VOICES: Let’s stop the Dayton region’s brain drain together

My parents spent more than 75 years collectively as teachers who were focused on developing the next generation of workers.

They taught at all levels of K-12, coached multiple sports teams, mentored many young people and volunteered with the Parent Teacher Association and our Church. This explains my career-long focus on developing the next generation….it is in my blood.

The development of our young people and working-age adults has never been so important in our country. I encourage you to think about a few data points. According to multiple national agencies, our U.S. population is going through a major demographic shift.

Explore2020 Census data: Slow growth could cost Ohio money, clout

The country is becoming older, more female and more ethnically diverse. The Dayton region is a microcosm of what is happening across the United States. We must engage everyone in our society to continue to be community leaders. We absolutely can not afford to leave anyone behind.

These demographic changes are driving an intense talent war that employers across our region are engaged in every day to find and retain qualified employees. In addition, our employers are challenged with current and future employees seeking career opportunities outside our region. All of us have a role in developing the next generation, encouraging the current generation, and engaging our senior generations to decrease brain drain.

Brain drain occurs when we lose our talent to other regions of the state or country. The future of our region depends on our success in these engagements with the different parts of our population.

Each of us has a role in developing the next generation of workforce and decreasing brain drain, regardless of age and occupation. Here is how you can help:

  • Companies and their employees can help by encouraging student job shadows, attending career fairs, hiring local, mentoring, hosting paid internships and talking with young people about their careers. Furthermore, employers can ensure they are continuing to develop their workforce and involve baby boomers in different work arrangements to maintain their participation in the workforce. If you are a company who needs assistance with student engagement, check out www.soche.org/engage/.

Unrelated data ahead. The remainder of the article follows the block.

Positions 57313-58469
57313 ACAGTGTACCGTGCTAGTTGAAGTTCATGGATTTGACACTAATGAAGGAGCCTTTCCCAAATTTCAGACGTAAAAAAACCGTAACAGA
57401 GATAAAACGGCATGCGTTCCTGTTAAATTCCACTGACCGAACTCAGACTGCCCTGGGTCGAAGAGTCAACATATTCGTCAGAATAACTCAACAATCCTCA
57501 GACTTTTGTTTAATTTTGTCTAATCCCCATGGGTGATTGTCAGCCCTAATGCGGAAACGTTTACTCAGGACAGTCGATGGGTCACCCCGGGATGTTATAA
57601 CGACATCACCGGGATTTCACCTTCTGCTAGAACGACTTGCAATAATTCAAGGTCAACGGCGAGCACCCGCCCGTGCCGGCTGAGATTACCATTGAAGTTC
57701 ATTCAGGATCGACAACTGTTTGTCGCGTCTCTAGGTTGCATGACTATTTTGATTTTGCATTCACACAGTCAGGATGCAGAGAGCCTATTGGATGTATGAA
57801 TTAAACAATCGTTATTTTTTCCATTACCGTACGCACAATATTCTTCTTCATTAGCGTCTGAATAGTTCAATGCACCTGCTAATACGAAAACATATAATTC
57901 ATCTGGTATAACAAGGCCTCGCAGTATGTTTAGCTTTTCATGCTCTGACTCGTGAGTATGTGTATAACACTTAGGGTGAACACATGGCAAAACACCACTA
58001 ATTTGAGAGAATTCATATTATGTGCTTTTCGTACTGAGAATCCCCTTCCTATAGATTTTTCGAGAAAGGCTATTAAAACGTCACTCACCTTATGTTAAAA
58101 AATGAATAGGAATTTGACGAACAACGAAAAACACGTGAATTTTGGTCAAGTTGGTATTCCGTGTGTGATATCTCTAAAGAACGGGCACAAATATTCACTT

• Higher Education can help by exposing students to careers that fill our most in-demand needs while stretching the minds of young people to be innovative and creative problem solvers who are willing to take on the toughest of challenges in our society. We are blessed in our region to have many institutions of higher learning focused on training and educating students and adults to enter the workforce, advance in current job, or change career paths.
  • K-12 Schools can help by instilling the basics for student success and guiding everyone towards a post-secondary credential, whether through a certification or a two- or four-year degree.
  • Students in our schools can help by focusing on their studies and graduating from each grade level with the overarching goal of attaining a post-secondary credential, whether it is a certification or a degree.
  • Parents and caretakers can help by doing their homework on our region’s most in-demand job needs (www.topjobs.ohio.gov) and helping their student understand their options and the pathways to success. And, most importantly, encourage their student to work hard and make school a priority.
ExploreCensus shows US is diversifying, white population shrinking

Everyone in the Dayton region has a role in this talent war, and stopping the brain drain. Our future workers are already here in the region. They are in our high schools, colleges and working in our many businesses. Please find a way to be engaged, regardless of your occupation and stage in life. We need everyone to play a role in building our next generation of workforce, retaining our existing workforce, and attracting new workforce.

Cassie Barlow is president of the Southwestern Ohio Council for Higher Education (SOCHE).